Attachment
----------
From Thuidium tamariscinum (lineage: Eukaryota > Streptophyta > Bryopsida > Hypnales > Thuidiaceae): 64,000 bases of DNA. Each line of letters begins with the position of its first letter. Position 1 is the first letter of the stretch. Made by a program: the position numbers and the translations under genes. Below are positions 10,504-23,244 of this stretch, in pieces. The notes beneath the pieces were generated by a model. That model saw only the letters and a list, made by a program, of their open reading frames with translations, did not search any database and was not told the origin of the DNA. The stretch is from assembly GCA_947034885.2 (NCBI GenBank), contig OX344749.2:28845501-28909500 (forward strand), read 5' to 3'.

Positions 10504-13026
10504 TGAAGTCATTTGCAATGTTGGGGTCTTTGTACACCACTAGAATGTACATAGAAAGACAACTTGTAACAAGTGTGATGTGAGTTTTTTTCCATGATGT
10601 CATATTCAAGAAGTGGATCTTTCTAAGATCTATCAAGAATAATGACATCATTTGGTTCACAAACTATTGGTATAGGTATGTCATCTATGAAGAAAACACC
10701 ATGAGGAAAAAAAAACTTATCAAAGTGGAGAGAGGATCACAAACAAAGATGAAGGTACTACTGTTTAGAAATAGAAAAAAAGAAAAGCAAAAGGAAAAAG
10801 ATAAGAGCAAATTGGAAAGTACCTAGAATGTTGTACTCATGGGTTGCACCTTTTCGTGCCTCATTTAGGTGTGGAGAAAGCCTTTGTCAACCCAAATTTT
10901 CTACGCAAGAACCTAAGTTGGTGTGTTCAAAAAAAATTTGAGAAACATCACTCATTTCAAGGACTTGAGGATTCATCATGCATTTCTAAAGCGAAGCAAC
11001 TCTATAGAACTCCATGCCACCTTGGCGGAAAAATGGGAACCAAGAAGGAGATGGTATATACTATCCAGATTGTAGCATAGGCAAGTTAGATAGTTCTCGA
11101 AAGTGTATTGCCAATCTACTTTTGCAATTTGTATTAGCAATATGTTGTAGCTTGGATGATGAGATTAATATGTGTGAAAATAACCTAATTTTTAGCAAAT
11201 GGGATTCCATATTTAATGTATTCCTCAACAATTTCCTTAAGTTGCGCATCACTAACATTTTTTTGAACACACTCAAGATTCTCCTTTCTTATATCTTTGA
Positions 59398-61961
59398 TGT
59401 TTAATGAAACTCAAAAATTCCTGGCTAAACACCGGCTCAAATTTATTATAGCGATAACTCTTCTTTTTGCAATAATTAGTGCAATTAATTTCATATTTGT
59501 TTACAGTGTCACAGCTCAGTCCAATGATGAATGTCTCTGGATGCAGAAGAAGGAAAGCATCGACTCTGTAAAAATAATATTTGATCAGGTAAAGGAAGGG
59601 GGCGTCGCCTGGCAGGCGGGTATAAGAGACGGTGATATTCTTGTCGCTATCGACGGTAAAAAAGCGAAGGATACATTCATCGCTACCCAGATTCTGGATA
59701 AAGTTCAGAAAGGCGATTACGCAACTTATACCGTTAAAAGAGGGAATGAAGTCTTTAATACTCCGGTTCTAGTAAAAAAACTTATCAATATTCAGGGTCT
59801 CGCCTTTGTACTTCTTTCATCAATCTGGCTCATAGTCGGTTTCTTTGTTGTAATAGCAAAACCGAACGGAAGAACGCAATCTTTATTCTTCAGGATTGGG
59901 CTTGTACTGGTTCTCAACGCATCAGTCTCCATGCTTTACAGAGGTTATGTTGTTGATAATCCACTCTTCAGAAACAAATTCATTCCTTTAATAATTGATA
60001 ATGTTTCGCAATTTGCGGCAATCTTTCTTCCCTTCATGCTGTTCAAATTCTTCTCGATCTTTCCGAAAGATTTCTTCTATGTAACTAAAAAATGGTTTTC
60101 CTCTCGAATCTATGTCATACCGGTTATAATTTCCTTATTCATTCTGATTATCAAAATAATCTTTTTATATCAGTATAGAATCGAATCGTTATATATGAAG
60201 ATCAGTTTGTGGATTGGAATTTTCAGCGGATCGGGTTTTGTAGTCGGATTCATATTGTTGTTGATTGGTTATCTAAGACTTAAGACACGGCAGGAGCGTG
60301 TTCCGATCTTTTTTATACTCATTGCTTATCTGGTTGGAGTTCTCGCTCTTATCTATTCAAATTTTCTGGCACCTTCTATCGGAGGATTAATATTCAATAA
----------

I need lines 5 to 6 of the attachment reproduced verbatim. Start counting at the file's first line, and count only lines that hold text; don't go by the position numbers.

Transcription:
10701 ATGAGGAAAAAAAAACTTATCAAAGTGGAGAGAGGATCACAAACAAAGATGAAGGTACTACTGTTTAGAAATAGAAAAAAAGAAAAGCAAAAGGAAAAAG
10801 ATAAGAGCAAATTGGAAAGTACCTAGAATGTTGTACTCATGGGTTGCACCTTTTCGTGCCTCATTTAGGTGTGGAGAAAGCCTTTGTCAACCCAAATTTT